The Crude Commentator


There are many, many instances as a follower of football in which you can feel like your heart has been torn clean from your chest and ripped to shreds in front of your very eyes. Or like you have just been punched repeatedly in the face. Or like your soul has been sucked from your mouth and disappeared into an alternative realm.

Basically, anything emotionally akin to that “WHY ME???” dismay of playing 5-a-side on a frosty, tinglingly cold December night and having a ball spanked against the bare skin of the flabby part of your leg. God that stings.

Most of us will have an understanding of what that experience feels like – not least because thigh-spanking footballs are a genuinely pandemic issue, especially at this time of year.

But what I’m talking about is the excruciating emotional pain associated with football. I’m talking last-gasp winners as your underdog team clings to a horrendously hard-fought point. Or massive capitulating comebacks. We all know that feeling of being there on the terraces and wanting the concrete ground beneath you to swallow you up as the opposition fans go mental.

Think Manchester City. And think Raheem Sterling. Serial heartbreaker Sterling has made a habit of scoring late – and important – goals this season. His injury time goals broke the hearts of Huddersfield and Southampton fans within three days of each other at the end of November.

But it was the silky Spaniard David Silva who stepped up for City at the weekend to crush the dreams of West Ham fans. Bookies had predicted longer odds for an 8-0 City drubbing than a 1-0 West Ham win at the Etihad on Sunday, so you could almost hear their hands rubbing together when Angelo Ogbonna’s goal saw the Hammers go into the break 1-0 up.

But a Nicolas Otamendi goal followed by a late Silva strike kept the wheels on the City gravy train to resume normal service and stamp on the furtively optimistic hopes of Hammers fans.


Now, different people interpret football pain in different ways. For some, the sorrow turns to anger, which then manifests itself in those strange arm movements in which one pretends to throw something towards the pitch in a dramatised metaphorical attack on the players, the referee, the manager, or whoever they deem to be responsible for their searing anguish.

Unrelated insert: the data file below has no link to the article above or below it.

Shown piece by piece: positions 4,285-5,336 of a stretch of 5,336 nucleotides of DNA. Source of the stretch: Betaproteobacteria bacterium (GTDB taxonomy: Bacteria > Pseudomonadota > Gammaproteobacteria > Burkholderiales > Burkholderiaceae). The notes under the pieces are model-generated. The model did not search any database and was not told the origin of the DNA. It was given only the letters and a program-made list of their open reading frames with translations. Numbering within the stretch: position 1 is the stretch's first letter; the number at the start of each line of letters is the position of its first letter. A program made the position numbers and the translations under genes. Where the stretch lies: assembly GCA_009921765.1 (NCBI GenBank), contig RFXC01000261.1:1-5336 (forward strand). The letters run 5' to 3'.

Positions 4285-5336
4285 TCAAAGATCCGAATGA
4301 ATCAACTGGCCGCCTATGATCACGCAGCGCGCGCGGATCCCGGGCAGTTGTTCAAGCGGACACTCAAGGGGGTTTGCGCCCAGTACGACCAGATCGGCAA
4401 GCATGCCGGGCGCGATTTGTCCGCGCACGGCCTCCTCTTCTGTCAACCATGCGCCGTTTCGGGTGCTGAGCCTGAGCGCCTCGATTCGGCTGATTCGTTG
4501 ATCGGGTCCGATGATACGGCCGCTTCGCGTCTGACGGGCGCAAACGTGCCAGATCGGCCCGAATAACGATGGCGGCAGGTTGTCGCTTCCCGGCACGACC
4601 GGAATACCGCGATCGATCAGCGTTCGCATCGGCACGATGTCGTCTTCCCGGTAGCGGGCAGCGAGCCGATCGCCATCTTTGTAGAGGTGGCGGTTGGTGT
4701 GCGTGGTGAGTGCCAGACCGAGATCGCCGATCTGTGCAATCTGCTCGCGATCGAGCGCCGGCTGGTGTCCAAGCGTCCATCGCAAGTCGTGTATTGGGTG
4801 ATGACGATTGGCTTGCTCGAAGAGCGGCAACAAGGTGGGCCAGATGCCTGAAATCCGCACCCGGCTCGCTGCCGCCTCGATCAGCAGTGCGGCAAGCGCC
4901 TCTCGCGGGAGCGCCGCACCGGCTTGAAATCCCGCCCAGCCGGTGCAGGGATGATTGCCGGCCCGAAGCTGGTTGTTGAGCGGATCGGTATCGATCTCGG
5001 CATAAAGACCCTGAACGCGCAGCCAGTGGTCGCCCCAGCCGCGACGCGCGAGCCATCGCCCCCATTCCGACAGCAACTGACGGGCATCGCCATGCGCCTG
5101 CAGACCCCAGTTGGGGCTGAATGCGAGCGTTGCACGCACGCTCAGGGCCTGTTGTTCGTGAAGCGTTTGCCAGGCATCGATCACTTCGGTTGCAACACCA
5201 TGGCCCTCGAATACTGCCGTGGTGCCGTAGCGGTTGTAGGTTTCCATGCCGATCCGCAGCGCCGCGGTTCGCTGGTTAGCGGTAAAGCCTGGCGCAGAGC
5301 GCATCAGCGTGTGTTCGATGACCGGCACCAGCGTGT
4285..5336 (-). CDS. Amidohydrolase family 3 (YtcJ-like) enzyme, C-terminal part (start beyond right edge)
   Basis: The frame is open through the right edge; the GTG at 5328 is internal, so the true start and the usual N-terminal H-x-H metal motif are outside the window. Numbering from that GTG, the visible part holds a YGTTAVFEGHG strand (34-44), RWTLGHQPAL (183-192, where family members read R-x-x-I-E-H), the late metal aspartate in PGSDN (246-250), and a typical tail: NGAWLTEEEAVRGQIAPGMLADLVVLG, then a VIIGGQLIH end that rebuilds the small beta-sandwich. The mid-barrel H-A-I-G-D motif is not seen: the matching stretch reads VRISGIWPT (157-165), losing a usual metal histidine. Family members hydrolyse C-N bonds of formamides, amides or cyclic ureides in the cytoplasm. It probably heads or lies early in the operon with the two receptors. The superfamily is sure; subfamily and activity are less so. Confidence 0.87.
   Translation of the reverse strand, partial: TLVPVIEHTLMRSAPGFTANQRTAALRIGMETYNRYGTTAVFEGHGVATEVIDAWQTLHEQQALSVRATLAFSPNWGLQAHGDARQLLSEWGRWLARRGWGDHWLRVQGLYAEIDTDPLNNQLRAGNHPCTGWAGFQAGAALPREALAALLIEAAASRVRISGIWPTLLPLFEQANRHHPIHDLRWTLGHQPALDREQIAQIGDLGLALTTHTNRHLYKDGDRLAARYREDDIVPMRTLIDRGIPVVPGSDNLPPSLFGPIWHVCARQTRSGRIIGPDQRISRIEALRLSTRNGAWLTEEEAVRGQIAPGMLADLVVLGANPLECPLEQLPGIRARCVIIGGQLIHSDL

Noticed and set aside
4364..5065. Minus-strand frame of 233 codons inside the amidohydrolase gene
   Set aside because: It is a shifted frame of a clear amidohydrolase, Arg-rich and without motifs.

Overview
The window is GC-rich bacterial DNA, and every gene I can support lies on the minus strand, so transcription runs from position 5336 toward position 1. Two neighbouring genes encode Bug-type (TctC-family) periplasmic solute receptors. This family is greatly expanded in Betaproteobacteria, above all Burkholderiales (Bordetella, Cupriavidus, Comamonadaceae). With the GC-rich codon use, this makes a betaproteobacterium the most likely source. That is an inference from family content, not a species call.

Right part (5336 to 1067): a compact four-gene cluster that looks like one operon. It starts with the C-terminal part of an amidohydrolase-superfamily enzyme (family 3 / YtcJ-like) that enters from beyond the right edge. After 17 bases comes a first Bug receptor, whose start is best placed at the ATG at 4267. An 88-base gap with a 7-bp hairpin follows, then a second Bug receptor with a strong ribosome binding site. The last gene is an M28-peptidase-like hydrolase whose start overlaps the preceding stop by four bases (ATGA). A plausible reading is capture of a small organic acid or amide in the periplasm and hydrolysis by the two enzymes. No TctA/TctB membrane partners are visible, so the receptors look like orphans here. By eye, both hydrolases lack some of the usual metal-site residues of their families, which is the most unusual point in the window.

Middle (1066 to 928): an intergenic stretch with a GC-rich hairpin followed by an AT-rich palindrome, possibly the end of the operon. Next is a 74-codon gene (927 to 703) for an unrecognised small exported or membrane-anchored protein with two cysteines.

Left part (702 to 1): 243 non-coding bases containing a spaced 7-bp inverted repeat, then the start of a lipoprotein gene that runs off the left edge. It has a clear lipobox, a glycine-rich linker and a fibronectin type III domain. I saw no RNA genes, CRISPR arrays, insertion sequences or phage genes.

This combative form of peacocking is definitely unique to the angry football fan on the terraces – I don’t think I’ve ever seen groups of arguing youths stood opposite each other on the streets pretending to throw things, but maybe that’s just me.


Players of the immensely popular FIFA football games will know that this emotional heartbreak – and the raw, unadulterated rage that comes with it – is not just limited to real-life football.

By some form of cruel, addictive, sorcerous evil, FIFA manages to instill into all its victims a feeling that playing the game has genuine consequences. And by that virtue, it actually does: most commonly smashed controllers, smashed TV screens, smashed phones, smashed walls, smashed cupboards.

Many will have direct, experienced understanding of this phenomenon, but if you have never been sucked into this deeply irrational, obsessive vortex of emotional agony then count yourself lucky.

Online montages of this sort of thing are, however, well worth a watch for a boosted feeling of self-worth, and of course a good chuckle.


Yes, football hurts. And that’s without any additional factors. Just imagine what putting MONEY into the equation does to things! That’s right – I’m talking bet-busters. Coupon-spoilers. Whatever you want to call them.

For some insane reason, you’ve decided today is your day. Let’s stick a cheeky acca on. The games go on, and things are looking good, each team is winning – we’re in the money!! Then – last minute – that guaranteed Ecuadorian second division U19s team concedes a last-gasp equaliser and the world ends. All that money you never had. Gone.

Think Tottenham. Tottenham are the kings of bet busting. With just two points from a possible 12 in their last four Premier League games, the former high flyers have hit a downward spiral that means only goal difference separates them and over-performers Burnley.

I guarantee many a bet slip was torn up in dismay on Saturday as Spurs defender Davinson Sanchez thwacked Watford forward Richarlison and got given his marching orders. The match finished 1-1 after Spurs failed to break down the stubborn home side.

But if you want an absolute peach of a bet buster, look no further than Benevento. Bottom of Serie A, without a single point in their first 14 games, they faced a Milan side who aren’t doing too brilliantly themselves, sitting 8th after a host of summer signings, but arrived at the Stadio Ciro Vigorito on Sunday as the clear favourites.

Milan led 2-1 in the dying moments of the game. Step forward Benevento goalkeeper Alberto Brignoli. He netted from a diving header in the fifth minute of injury time to the audibly exasperated cries of “OH FOR GOD SAKE” from ruined accumulators all over the world. Incredible.

Lovers, not fighters

Many will say – and they are right – that this sort of artificial football pain is nothing compared to the hurt of following the club you love unconditionally. There’s nothing you can do about it.

When it’s good, it’s great. When it’s bad, it’s heartbreaking. Sometimes you think hey, maybe it’s time for us to go our separate ways. Maybe you’ve seen some other ostensibly prettier football club giving you a flirtatious eye. They’ve got success. They’ve got pedigree.

But you can never drag yourself away from your one true love. Yes, it’s tough watching your team. It’s sometimes the greatest footballing pain there is. But it’s your team. And inside her you’ll find sanctuary.